Unnecessary MRI exams may be symptoms of a larger healthcare problem

A view of MRI scans is held by a technician.
A new study by Gary Young, a Northeastern professor, shows that doctors are often pressured to prescribe unnecessary MRIs procedures in order to funnel money to hospitals—thereby escalating the costs of healthcare. Photo by Matthew Modoono/Northeastern University

Close to 40 million Magnetic Resonance Imaging procedures are performed annually. These MRIs enable doctors to peer deep inside the body, helping them to diagnose ailments or diseases in a non-invasive way.

But the technology may also be exploited, according to new research by Gary Young, a professor of strategic management and healthcare systems. His study shows that doctors are often pressured to prescribe unnecessary MRIs procedures in order to funnel money to hospitals—thereby escalating the costs of healthcare.

“This isn’t a gray area,” says Young, who directs Northeastern’s Center for Health Policy and Healthcare Research. “This is an area where these patients shouldn’t be referred for an MRI.”

Gary Young is director of Northeastern’s Center for Health Policy and Healthcare Research, and professor of Strategic Management and Healthcare Systems. Photo by Matthew Modoono/Northeastern University

Though MRIs are relatively harmless to the patient, Young notes that the willingness to authorize unnecessary imagings heightens concerns that other types of inappropriate procedures—including surgeries—may be referred to patients inappropriately.

At the core of the problem, says Young, is an increasing trend of physicians accepting employment with hospitals.

“The changing organization of hospitals and physicians in this country is pretty dramatic,” Young says. “Over the last decade, a very substantial percentage of physicians have moved from independent practice to hospital employment. That represents a very substantial change in the way healthcare services are organized in this country.”

Such a shift is likely to further curtail physician autonomy, says Young.

“Physicians were organizationally independent of hospitals, they were not employed by hospitals, they didn’t receive financial compensation from hospitals,” Young says. “And that’s changing.”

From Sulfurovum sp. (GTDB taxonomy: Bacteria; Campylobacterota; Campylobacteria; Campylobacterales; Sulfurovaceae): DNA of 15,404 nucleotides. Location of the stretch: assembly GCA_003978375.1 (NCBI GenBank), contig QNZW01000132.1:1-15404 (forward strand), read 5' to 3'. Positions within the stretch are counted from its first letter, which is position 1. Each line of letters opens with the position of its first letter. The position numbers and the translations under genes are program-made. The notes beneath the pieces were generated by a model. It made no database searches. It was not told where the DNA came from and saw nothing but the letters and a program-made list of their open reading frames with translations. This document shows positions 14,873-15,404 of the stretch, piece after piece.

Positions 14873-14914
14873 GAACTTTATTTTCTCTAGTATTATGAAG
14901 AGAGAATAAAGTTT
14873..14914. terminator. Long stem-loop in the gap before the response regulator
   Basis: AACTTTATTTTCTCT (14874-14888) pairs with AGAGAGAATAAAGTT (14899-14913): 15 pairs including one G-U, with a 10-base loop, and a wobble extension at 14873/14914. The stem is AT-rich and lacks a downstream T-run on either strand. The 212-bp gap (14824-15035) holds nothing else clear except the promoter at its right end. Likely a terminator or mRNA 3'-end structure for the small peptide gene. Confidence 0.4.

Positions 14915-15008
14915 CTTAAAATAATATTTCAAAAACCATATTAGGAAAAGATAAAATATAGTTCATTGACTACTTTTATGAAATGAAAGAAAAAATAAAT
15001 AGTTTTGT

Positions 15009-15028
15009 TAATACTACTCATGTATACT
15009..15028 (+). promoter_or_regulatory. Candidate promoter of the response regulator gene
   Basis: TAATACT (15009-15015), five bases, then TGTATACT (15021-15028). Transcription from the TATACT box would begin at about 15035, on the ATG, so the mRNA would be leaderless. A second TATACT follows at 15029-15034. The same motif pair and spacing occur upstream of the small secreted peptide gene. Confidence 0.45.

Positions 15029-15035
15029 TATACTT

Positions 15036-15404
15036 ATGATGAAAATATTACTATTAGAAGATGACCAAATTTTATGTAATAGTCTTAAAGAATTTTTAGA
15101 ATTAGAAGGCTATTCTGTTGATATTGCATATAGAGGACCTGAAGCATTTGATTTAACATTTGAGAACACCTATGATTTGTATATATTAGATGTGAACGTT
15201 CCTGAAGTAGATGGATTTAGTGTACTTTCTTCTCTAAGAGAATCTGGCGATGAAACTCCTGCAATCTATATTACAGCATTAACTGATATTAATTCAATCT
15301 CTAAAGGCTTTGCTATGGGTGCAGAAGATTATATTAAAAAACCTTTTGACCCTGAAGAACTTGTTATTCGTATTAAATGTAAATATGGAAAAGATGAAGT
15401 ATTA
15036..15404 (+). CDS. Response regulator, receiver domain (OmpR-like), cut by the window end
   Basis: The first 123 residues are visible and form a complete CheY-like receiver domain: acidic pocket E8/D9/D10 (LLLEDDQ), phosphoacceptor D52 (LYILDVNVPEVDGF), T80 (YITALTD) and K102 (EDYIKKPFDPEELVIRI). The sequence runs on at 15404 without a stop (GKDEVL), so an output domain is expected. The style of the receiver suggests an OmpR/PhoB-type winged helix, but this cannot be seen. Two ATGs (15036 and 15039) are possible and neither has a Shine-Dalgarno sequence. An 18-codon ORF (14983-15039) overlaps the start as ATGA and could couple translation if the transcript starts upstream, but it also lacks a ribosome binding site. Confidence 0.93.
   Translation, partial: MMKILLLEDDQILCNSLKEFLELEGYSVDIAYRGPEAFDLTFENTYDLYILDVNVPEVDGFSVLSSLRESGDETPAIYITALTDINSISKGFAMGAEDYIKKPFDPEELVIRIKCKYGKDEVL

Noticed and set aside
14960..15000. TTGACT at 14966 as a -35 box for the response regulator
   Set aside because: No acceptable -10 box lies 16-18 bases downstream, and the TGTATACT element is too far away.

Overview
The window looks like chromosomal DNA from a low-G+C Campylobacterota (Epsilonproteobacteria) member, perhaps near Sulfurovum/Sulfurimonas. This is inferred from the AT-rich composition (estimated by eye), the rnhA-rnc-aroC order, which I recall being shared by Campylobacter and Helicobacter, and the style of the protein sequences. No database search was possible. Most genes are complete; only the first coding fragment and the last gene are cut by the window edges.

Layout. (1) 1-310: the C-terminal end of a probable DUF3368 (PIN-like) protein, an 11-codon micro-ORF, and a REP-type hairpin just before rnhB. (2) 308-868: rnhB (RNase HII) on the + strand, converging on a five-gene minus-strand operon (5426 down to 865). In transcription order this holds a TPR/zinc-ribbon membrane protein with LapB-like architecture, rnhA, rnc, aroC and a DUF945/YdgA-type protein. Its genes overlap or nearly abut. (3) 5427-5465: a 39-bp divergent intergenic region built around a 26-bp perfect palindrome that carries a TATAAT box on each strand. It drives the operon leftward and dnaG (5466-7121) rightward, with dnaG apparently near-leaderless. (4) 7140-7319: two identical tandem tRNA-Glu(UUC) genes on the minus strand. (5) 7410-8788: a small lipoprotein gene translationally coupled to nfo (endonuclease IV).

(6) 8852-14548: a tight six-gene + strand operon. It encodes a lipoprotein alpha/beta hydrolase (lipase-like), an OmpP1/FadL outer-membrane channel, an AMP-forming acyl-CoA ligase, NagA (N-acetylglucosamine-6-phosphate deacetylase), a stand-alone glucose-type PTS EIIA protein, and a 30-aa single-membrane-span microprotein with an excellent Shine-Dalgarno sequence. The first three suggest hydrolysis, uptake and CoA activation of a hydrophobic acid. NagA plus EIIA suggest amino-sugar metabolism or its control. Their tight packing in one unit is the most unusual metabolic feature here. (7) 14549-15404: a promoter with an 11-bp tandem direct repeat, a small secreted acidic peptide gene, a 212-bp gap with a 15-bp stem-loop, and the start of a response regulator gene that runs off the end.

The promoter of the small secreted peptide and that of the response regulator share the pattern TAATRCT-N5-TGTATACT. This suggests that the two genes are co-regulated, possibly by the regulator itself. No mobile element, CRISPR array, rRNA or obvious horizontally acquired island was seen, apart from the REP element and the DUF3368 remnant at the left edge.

The new dynamic potentially has positives, says Young, including an integration of healthcare that enables one-stop shopping for patients. But Young notes that the good is offset if hospitals encourage employee physicians to schedule unnecessary money-making procedures.

Based on access to all commercial health insurance claims in Massachusetts for 2009-16, including 30 million imaging procedures, Young’s research team developed an algorithm to determine whether MRIs were prescribed appropriately. For example, patients suffering from lower back pain should not be sent for an MRI as a first resort.

“You don’t refer them for an MRI because the likelihood that the MRI is going to reveal anything that’s going to be clinically informative is very, very low,” Young says. “What you should do for lower back pain is have them do physical therapy, home-based exercise, and rest. If the pain persists beyond physical therapy, beyond bed rest, then an MRI may become warranted. But the first step should not be an expensive MRI.”

Young’s study focuses on decisions made by 538 doctors who had moved from primary-care independent practice to hospital employment. 

“We find that when they go from independent practice to hospital-employed practice, they actually begin to refer more MRIs overall—and, most importantly, more inappropriate MRIs,” Young says.

Unnecessary MRI referrals increased by more than 20 percent among those doctors that moved to hospital employment, the study finds.

Young says hospitals can subtly encourage or even pressure doctors to authorize MRIs, including guidelines that call for an MRI before the patient can be referred to a specialist.

“We know that many hospitals send their primary-care physicians statements on a quarterly basis about how much revenue they’re helping the hospital to generate,” Young says. “If you’re a physician, the message is clear that they are benchmarking how well you are doing against your peers in generating revenue for the hospital.”

Young’s research appears in the current edition of Health Affairs alongside a complementary study of Medicare data that uncovered hikes in diagnostic imagings and laboratory services that were tied to what the healthcare industry refers to as “vertical integration”—the takeover of physician practices by hospitals and health systems.

“We found that during the 2013–16 period, vertical integration between physician group practices and hospitals or health systems was associated with increases both in hospital sites of care for common diagnostic imaging and laboratory tests and in Medicare reimbursement rates,” the authors wrote. “This study highlights how the growing trend of vertical integration, combined with differences in Medicare payment between hospitals and non-hospital providers, leads to higher Medicare spending.”

Young’s study takes the additional step of showing that physicians were more likely to prescribe inappropriate MRIs once they worked for hospitals compared to when they were members of an independent practice. 

“I’d like to see studies that look at surgical procedures and the wider number of services that hospitals provide to see if they see the same pattern that we have observed,” Young says. “If we find that pattern to be extended into other areas of hospital services, I think that’s going to have to raise some very serious considerations on the part of policymakers and healthcare leaders to think about whether we need better oversight of hospital-physician integration.”

For media inquiries, please contact Jessica Hair at j.hair@northeastern.edu or 617-373-5718.